44.1 Looking Inside the Firm for Core Competencies Competitive advantage derives from core competencies, which enable:Differentiation of products/services creating perceived value, orCost leadership – offering products/services of comparable value at lower costNIKE – Core Competence – Just Do ItUnlocking human potentialAnyone can be a hero
5Exhibit 4.2 Looking Inside the Firm for Competitive Advantage, Resources, Capabilities, Core Competencies, and Activities
6Exhibit 4.4 Linking Resources, Capabilities, Core Competencies, and Activities to Competitive Advantage and Superior Firm Performance
7RESOURCE CATEGORIESTangible Resources- Resources that have physical substance and presence, easy to move and transfer from one place to anotherExamples of tangible resource include: Financial resources, Physical resources (land, plant & equipment), Product resources, Cultural Artifacts (Auburn Creed, Policy manuals, Logos)Intangible Resources- Resources with no physical substance or form, difficult to move or transfer from one place to anotherExamples of intangible resources include: Individual KSAs, Intellectual Capital, Trust & Social Capital, Reputation, Organizational Culture
84.2 The Resource-Based View Resource Value CalculationMarket Value = Sum of Tangible & Intangible ResourcesBook Value = Value of Firm Tangible ResourcesValue of Intangible Resources = Market Value minus Book Value
94.2 The Resource-Based View Competitive advantage is more likely to develop from intangible rather than tangible resources..Tangible and Intangible Resources – Examples:AppleTangible Resource Value: $15 BillionIntangible Resource Value: $180 BillionGoogleTangible Resource Value: $8 BillionIntangible Resource Value: $110 Billion
10Two Critical Assumptions The two assumptions – that firms may control – are critical in explaining superior firm performance for the resource-based model:Resource HeterogeneityModel assumption that a firm is a bundle of resources and capabilities differ across firmsResource ImmobilityModel assumption that a firm has resources that tend to be “sticky” and that do not move easily from firm to firmResource Endowments, Historical Context, Casual Ambiguity, Social Complexity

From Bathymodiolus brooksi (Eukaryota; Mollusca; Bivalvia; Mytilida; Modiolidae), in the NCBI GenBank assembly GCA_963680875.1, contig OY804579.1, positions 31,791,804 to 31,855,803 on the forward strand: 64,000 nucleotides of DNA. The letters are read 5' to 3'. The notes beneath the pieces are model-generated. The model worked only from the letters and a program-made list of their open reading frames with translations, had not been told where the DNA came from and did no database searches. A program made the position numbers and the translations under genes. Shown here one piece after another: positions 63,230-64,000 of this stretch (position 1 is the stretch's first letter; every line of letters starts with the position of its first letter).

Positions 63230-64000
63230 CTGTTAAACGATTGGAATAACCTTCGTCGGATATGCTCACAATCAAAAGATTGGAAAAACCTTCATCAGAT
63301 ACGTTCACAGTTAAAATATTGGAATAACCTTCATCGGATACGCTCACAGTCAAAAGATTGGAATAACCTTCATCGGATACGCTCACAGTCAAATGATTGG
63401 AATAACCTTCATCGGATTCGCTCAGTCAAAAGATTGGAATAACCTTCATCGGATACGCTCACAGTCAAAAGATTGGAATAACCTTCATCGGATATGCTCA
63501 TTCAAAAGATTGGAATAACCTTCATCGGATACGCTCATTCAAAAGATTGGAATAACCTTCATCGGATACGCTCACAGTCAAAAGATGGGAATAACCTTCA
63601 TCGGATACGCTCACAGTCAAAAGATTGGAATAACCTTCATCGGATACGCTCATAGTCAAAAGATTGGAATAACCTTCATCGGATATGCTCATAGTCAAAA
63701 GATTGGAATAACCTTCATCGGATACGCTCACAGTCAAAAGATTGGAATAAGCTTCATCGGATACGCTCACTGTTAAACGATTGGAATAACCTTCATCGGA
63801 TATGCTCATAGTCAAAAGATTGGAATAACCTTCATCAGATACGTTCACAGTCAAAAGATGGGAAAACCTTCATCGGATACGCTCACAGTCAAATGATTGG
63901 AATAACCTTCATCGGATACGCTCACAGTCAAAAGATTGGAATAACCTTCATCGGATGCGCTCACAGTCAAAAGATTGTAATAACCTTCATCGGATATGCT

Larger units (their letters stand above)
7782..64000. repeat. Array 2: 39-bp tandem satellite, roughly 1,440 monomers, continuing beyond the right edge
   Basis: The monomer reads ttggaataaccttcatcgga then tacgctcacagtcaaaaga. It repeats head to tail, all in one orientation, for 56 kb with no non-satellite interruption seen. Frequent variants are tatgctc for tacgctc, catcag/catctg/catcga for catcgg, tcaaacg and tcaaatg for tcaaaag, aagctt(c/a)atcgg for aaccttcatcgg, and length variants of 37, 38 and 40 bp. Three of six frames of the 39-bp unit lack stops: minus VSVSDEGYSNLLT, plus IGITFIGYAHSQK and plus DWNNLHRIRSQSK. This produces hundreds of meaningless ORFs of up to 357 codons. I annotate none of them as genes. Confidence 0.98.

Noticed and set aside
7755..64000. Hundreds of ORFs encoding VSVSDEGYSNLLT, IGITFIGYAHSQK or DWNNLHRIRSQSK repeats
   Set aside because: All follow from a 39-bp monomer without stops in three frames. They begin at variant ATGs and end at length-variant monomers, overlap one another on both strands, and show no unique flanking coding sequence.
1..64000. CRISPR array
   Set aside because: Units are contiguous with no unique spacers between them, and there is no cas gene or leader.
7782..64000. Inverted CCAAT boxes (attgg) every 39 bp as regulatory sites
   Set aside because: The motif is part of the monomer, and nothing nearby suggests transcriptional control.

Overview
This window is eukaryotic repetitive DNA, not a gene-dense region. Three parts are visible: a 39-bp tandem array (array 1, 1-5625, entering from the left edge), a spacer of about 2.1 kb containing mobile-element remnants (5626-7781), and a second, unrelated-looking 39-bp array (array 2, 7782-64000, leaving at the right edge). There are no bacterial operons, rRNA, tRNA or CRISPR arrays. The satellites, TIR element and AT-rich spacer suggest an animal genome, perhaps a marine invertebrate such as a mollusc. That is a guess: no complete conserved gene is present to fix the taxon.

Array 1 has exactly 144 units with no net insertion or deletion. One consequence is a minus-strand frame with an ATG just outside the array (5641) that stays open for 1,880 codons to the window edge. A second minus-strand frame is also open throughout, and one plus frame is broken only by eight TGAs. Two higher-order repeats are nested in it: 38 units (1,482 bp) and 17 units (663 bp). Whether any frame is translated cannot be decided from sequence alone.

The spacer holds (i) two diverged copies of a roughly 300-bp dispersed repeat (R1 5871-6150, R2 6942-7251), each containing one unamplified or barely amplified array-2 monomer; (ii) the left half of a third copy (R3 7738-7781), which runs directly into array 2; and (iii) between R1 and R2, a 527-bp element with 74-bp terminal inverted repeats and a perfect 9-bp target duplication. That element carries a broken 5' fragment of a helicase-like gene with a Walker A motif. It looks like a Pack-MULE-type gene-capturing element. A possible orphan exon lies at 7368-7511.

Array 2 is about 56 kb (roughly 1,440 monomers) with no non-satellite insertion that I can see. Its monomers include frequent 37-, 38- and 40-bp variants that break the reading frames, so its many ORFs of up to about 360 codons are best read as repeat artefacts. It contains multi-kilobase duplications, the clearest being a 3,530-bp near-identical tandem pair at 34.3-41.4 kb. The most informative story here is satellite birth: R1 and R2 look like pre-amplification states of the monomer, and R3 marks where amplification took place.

11The VRIO Framework Valuable Imitation/Substitute Attractive featuresLower costs (& price)Higher profitsHonda – design & build enginesRareOnly a few firms possessToyota – lean manufacturingTemporary competitive advantageImitation/SubstituteUnable to develop or buy at a reasonable priceNike – YesCrocs - NoOrganizational Complementary CapabilitiesExploit competitive potentialStructureCoordinating systemsXerox PARC – No
12Strategy Highlight 4.1 Applying VRIO: The Rise and Fall of Groupon Mason’s Strategic Vision for Groupon WasTo Be the Global Leader in Local Commerce:2008 – 27-year-old Andrew Mason founded GrouponGroupon creates marketplaces, i.e., a group-couponInternal Analysis – VRIO framework application would have predicted Groupon’s first mover competitive advantage as temporary at best.External Analysis – The five forces model would have predicted low industry profit potential.
13HOW TO SUSTAIN A COMPETITIVE ADVANTAGE SUMMARYTaken together, a firm may be able to protect its competitive advantage – even for long periods of time – when its managers have consistently:Better expectations about the future value of resourcesHave accumulated a resource advantage that can be imitated only over long periods of timeWhen the source of their competitive advantage is causally ambiguous or socially complex